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Case study summaries

CSAs come in many shapes and sizes. How they come together is dependent on the needs of the community, the capacity of the farmer and the land available. Here is a glimpse of some successful CSAs to give you some ideas about what is possible:

Loxley Valley Community Farm, Yorkshire

Barker Organics
A producer-run box scheme with an approximate turnover of £40,000 a year. Customers have formed themselves into an independent Organic Produce Support Group and support the Barker family’s organic production by raising funds for capital investments and offering their skills and contacts. David Barker said "If the support group had not been formed, quite honestly we would not be in business now!"

Community Supported Farming (CSF) is a CSA catalyst project based in South Devon, where a series of community land events enable land to be gradually taken out of conventional agriculture into feeding local people through the application of a mixture of biodynamic, permaculture and organic principles. CSF is working with schools, other local groups and members to generate CSA enterprises on each site within the Neighbourhood Farm Network.

Dragon Orchard Crop Sharers
A crop share scheme, where cropsharers pay for a share in the yearly apple harvest, orchard products and have seasonal weekend visits. The enterprise is farmer led and provides opportunities for members to enjoy and understand the local landscape and culture.

Earthshare CSA
Established in 1994, EarthShare is a CSA based in Moray, NE Scotland. They grow soft fruit and vegetables for up to 200 local families. Subscribers sign up to the scheme for a year at a time and they are encouraged to come to the field to help. They aim to put people back in touch with the seasons, the land, and how their food is produced.

EdinburghCommunity Food Initiative(ECFI) is a grassroots organisation providing affordable fresh fruit and vegetables to people in disadvantaged areas of Edinburgh. It is developing a CSA scheme as part of a wider sustainability programme and aims to create links with local growers to supply them. A waste management scheme is also envisaged where waste fruit and vegetables will go back out to growers for composting.

EPO Growers
They produce vegetables, soft fruit and herbs all grown organically to their members through a box type scheme. Members also contribute 8 hours of work per year.
It was set up in 1986 with these aims of providing worthwhile training and work for young people; teaching people how to take control of their own nutrition by growing it themselves; the most health giving food possible; increasing knowledge in how to grow organic produce and finally to sell enough produce to maintain the project.

 Goddard Farm
A small biodynamic vegetable box scheme, supplying 20 households who commit in advance to a share of the seasons crops. There are open days, a newsletter and 2 of the consumers volunteer on the farm.

Growing Communities
An established social enterprise initiated by urban community activists providing community growing, links with farms, therapeutic placements, volunteering, training, a box scheme, shop and farmers market. Growing Communities works for community, environmental and economic benefit.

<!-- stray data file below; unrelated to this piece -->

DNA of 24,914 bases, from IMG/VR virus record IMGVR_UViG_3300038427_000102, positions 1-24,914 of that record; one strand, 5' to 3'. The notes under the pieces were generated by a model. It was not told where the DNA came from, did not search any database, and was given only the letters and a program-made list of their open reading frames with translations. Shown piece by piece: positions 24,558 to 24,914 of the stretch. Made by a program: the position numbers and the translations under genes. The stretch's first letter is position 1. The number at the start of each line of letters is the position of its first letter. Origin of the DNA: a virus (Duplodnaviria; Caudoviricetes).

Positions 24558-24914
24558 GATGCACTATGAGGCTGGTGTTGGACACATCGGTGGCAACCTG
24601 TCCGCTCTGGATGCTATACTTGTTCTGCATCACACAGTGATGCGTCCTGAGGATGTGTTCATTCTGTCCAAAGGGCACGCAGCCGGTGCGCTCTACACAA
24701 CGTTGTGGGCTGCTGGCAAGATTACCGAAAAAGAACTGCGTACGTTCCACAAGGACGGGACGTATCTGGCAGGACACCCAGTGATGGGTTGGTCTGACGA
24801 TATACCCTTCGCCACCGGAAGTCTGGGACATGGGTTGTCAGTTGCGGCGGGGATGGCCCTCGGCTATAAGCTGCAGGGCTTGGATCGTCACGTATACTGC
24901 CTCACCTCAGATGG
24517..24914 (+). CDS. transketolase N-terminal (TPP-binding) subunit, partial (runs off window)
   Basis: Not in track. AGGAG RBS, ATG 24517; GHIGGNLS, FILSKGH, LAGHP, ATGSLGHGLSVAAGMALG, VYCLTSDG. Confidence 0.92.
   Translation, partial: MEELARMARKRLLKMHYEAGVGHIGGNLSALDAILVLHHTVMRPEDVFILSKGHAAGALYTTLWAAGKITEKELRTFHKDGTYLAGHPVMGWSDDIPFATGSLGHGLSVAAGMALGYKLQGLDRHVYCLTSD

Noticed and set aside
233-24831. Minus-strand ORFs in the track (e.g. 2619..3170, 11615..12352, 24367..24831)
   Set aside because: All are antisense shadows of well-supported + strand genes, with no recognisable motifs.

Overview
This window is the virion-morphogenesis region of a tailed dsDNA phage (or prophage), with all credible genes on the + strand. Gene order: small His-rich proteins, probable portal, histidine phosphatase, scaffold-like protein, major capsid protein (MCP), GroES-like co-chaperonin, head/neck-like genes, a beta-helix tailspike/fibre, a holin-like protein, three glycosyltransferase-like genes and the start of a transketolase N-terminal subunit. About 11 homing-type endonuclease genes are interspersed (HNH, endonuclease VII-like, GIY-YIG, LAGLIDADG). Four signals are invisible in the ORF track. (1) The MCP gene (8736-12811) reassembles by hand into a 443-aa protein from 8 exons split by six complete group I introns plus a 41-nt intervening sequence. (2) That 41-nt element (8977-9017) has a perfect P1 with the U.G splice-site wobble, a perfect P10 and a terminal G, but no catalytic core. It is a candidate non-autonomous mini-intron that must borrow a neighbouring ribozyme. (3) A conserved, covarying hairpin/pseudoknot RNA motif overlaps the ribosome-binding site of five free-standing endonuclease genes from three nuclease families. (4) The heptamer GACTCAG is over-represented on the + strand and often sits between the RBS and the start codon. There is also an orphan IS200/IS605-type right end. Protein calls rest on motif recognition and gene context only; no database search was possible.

Kinghorn CSA Farm Club
A nascent CSA bringing together a well-established environmental education centre, with a new 'social firm' specialising in producing meat from rare breeds.

Lathcoats Farm
A commercial fruit farm of 55ha with a large farm shop and pick your own (PYO) scheme. In 2000 the farm embarked on a trial rent-a-tree scheme hiring out apple trees in return for their yield. Scheme organiser Philip Taylor decided to continue the scheme because, although it did not generate a great deal of direct income, it provided valuable publicity for the farm and the farm shop.

Lower Cwm Harry Land Trust
A successful Community Composting Scheme, based on collections of material from residents of Newtownin Powys, sought to find a way to utilise its main product - compost. Through a CSA approach, they complete the loop by providing food, back to residents in the town.

Meadowhead is a small organic livestock farm that butchers its own cattle, sheep and pigs and sells the meat direct. It is developing a CSA scheme because it wants to build better and closer links with its customers. It is also interested in trading on a barter basis.

Rent-a-vine, Sedlescombe Organic Vineyard
Rentavine is a farmer led marketing scheme. In exchange for a membership fee, club members are entitled to discounts on organic wines, juices, liqueurs, fruit wines and ciders. They have priority access to wines produced in small quantities. They may visit the vineyard for leisure, wine tasting or to help with the work.

Stroud Community Agriculture
A community led enterprise, begun in 2001 to develop a farm to the groups social and environmental principles. Members pay a monthly subscription to cover farm costs, including a wage for the two full time farmers. Farm produce is divided amongst the members via a weekly box. There are now 189 members with a vegetable share and the group has more recently expanded to include livestock and now offer beef, lamb and pork. The group rents 50 acres of land which is certified organic and is influenced by biodynamic methods.


For more detailed case studies, see http://www.soilassociation.org/csa.aspx

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